Understanding Child Support in the State of Texas.
A family court judge may order child support to be paid by one or both parents. Usually, it is paid by the non-custodial parent, the parent with whom the child does not habitually live most of the time.
If you’re facing child support concerns or questions, let the Law Office of Brandon Bledsoe help. Our experienced Austin child support attorneys can help you to navigate the complexities of family court.
How Is Child Support Calculated?
Monthly child support payments are calculated based on the number of children in a family and the net income of the parent who is ordered to pay. Net income is defined as pay after taxes. General guidelines in Texas are:
1 child: 20% of net income
2 children: 25% of net income
3 children: 30% of net income
4 children: 35% of net income
5 or more children: 40% of net income
When calculating net income, the judge will examine your earnings for the past few years and consider your career and likelihood of continuing to earn the same income in the future. Child support payments may be increased based on the needs of the child, particularly if they have a lot of extracurricular activities, medical expenses, or have special needs to account for.
If you are in the process of divorce and want to ensure that you pay the appropriate amount of child support as a noncustodial parent, contact a child support attorney in Austin at the Law Office of Brandon Bledsoe. We will work with you to develop a plan that supports your children and you.
How Long Is Child Support Paid?
Child support is paid by noncustodial parents until any one of the following occurs:
● The child turns 18 or graduates high school (whichever is later)
● Emancipation of the child
● Enlistment in the military of the child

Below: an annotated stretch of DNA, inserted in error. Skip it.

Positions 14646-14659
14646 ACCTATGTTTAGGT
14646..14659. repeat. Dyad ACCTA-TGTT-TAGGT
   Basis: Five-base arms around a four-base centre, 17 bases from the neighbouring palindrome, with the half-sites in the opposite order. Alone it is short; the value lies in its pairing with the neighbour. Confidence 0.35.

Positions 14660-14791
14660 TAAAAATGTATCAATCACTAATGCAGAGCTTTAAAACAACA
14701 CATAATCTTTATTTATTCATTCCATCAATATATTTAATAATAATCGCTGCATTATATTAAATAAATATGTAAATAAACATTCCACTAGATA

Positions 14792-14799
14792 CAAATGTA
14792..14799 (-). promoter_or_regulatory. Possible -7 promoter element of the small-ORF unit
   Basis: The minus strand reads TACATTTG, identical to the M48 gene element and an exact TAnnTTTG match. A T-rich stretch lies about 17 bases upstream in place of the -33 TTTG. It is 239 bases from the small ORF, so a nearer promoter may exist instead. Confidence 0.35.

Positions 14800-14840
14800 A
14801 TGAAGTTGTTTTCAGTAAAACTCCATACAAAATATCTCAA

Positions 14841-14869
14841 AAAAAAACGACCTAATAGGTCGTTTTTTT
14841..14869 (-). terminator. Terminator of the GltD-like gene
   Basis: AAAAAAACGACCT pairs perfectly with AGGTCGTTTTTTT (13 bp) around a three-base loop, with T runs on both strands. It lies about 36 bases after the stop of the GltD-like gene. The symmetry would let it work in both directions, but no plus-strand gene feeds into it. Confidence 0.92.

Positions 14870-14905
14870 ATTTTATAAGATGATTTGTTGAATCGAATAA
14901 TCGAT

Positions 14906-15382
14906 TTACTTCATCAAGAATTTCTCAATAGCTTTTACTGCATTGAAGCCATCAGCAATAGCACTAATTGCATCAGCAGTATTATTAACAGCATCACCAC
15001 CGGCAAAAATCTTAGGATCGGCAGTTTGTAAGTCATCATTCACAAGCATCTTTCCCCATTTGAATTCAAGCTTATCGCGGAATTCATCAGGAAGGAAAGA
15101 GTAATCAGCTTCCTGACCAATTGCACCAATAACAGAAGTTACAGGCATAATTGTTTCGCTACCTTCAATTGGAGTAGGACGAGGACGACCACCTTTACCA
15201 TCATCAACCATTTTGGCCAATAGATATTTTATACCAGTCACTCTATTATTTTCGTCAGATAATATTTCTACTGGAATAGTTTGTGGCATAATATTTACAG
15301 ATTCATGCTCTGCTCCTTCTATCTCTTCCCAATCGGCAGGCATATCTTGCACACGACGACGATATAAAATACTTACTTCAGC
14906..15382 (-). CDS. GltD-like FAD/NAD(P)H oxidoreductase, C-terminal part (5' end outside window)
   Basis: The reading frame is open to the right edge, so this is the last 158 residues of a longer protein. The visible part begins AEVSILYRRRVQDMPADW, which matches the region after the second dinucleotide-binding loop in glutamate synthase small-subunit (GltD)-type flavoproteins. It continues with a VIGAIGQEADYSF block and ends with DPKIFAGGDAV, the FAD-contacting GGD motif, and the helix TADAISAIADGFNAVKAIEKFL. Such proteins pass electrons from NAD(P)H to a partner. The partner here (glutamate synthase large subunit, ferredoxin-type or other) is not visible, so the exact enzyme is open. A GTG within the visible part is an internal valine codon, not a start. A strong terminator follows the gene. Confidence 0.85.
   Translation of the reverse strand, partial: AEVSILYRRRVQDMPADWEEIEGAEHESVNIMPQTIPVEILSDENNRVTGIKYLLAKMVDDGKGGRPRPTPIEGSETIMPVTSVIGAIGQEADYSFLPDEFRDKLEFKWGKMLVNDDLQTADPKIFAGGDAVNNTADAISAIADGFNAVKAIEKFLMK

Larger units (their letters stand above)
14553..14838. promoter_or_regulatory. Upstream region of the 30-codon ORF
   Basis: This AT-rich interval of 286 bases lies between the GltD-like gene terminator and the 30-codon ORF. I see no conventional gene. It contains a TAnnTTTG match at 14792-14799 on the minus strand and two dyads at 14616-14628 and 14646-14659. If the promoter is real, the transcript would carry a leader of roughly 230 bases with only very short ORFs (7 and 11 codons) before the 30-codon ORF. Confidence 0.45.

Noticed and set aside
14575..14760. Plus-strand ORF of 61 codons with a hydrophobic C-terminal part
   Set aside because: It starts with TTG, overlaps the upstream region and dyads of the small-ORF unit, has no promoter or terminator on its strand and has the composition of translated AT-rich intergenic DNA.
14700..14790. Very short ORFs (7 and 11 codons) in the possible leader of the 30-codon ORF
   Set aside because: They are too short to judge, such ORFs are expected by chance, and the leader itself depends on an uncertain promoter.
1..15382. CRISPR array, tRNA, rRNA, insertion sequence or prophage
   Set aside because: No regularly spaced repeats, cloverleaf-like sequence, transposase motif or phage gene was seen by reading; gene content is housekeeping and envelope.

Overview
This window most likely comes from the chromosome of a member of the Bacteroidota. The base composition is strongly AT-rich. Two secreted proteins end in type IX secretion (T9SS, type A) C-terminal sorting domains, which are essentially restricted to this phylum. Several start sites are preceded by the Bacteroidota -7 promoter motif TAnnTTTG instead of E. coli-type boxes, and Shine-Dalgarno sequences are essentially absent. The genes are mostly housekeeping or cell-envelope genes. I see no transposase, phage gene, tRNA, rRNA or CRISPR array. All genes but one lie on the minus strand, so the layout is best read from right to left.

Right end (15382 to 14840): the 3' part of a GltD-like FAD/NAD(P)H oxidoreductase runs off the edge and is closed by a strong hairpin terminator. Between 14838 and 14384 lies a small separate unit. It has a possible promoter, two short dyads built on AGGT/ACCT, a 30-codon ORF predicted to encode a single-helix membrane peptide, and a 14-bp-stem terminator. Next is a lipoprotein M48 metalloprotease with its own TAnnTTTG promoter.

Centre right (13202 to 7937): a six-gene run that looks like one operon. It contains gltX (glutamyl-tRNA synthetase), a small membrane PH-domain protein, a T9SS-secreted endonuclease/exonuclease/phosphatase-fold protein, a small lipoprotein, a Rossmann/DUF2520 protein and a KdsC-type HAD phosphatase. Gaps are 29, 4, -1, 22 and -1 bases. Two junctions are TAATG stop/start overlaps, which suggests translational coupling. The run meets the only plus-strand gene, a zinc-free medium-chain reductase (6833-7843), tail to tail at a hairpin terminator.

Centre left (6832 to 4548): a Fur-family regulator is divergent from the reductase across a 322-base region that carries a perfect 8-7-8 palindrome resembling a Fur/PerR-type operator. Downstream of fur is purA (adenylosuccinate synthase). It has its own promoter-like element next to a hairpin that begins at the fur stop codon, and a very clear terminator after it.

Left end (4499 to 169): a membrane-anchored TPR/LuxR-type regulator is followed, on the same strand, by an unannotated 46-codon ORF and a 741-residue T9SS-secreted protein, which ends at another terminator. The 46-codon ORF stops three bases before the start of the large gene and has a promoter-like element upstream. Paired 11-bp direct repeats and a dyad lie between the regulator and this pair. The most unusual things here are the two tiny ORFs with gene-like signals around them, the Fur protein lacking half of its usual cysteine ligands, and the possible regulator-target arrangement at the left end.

● Marriage of the child
● Death of the child
Therefore, it’s important to make sure that child support payments make sense at the time they are agreed upon during a divorce.
Reach out to the best child support lawyer in Austin, TX at the Law Office of Brandon Bledsoe to ensure your child support payments make sense and fit the needs of your children.
Can Child Support Orders Be Modified?
A child support order may be modified if a material or substantial change has occurred since the last time child support payments were determined or if more than three years have passed.
A material and substantial change can include any of the below:
Increase or decrease of the noncustodial parent’s income
Noncustodial parent has more children
Medical insurance has been altered
Additional health care costs
Development of special needs by the child
Living arrangements have changed
If you are seeking to modify a child support order, reach out to a skilled Austin child support lawyer at the Law Office of Brandon Bledsoe.
What Happens If You Fail to Pay Child Support?
If you are unable to pay child support for any reason, it is important to contact an Austin child support attorney at the Law Office of Brandon Bledsoe as soon as possible to understand your legal responsibilities.
Intentionally failing to pay child support can result in large fines, a felony conviction, or time in prison. We can assist you in preparing a child support order modification if your circumstances have changed significantly.